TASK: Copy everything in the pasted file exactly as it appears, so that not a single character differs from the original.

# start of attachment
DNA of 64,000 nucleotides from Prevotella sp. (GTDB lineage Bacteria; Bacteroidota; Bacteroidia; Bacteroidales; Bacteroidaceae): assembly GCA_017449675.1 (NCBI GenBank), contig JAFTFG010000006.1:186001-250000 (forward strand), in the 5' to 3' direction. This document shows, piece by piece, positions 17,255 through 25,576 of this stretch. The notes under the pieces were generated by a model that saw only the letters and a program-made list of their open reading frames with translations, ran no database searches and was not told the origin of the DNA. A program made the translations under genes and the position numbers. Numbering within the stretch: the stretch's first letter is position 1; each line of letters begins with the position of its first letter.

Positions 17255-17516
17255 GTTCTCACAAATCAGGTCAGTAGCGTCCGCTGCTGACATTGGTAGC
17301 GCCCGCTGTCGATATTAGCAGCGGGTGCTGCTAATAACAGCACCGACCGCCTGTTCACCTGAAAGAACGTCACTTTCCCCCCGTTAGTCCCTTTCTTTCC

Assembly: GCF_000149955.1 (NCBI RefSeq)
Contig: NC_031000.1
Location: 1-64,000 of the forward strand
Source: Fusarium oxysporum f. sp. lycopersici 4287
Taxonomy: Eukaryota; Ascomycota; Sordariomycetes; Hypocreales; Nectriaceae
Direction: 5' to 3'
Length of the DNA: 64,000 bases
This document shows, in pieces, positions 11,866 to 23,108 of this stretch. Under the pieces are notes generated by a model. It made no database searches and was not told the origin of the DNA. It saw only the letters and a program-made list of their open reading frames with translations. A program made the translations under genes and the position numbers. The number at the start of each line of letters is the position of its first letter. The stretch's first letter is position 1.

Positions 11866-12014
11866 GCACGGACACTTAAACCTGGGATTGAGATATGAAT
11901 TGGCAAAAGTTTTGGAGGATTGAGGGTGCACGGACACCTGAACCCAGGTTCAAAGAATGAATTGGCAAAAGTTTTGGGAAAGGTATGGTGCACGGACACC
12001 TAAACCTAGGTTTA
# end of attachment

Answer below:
DNA of 64,000 nucleotides from Prevotella sp. (GTDB lineage Bacteria; Bacteroidota; Bacteroidia; Bacteroidales; Bacteroidaceae): assembly GCA_017449675.1 (NCBI GenBank), contig JAFTFG010000006.1:186001-250000 (forward strand), in the 5' to 3' direction. This document shows, piece by piece, positions 17,255 through 25,576 of this stretch. The notes under the pieces were generated by a model that saw only the letters and a program-made list of their open reading frames with translations, ran no database searches and was not told the origin of the DNA. A program made the translations under genes and the position numbers. Numbering within the stretch: the stretch's first letter is position 1; each line of letters begins with the position of its first letter.

Positions 17255-17516
17255 GTTCTCACAAATCAGGTCAGTAGCGTCCGCTGCTGACATTGGTAGC
17301 GCCCGCTGTCGATATTAGCAGCGGGTGCTGCTAATAACAGCACCGACCGCCTGTTCACCTGAAAGAACGTCACTTTCCCCCCGTTAGTCCCTTTCTTTCC

Assembly: GCF_000149955.1 (NCBI RefSeq)
Contig: NC_031000.1
Location: 1-64,000 of the forward strand
Source: Fusarium oxysporum f. sp. lycopersici 4287
Taxonomy: Eukaryota; Ascomycota; Sordariomycetes; Hypocreales; Nectriaceae
Direction: 5' to 3'
Length of the DNA: 64,000 bases
This document shows, in pieces, positions 11,866 to 23,108 of this stretch. Under the pieces are notes generated by a model. It made no database searches and was not told the origin of the DNA. It saw only the letters and a program-made list of their open reading frames with translations. A program made the translations under genes and the position numbers. The number at the start of each line of letters is the position of its first letter. The stretch's first letter is position 1.

Positions 11866-12014
11866 GCACGGACACTTAAACCTGGGATTGAGATATGAAT
11901 TGGCAAAAGTTTTGGAGGATTGAGGGTGCACGGACACCTGAACCCAGGTTCAAAGAATGAATTGGCAAAAGTTTTGGGAAAGGTATGGTGCACGGACACC
12001 TAAACCTAGGTTTA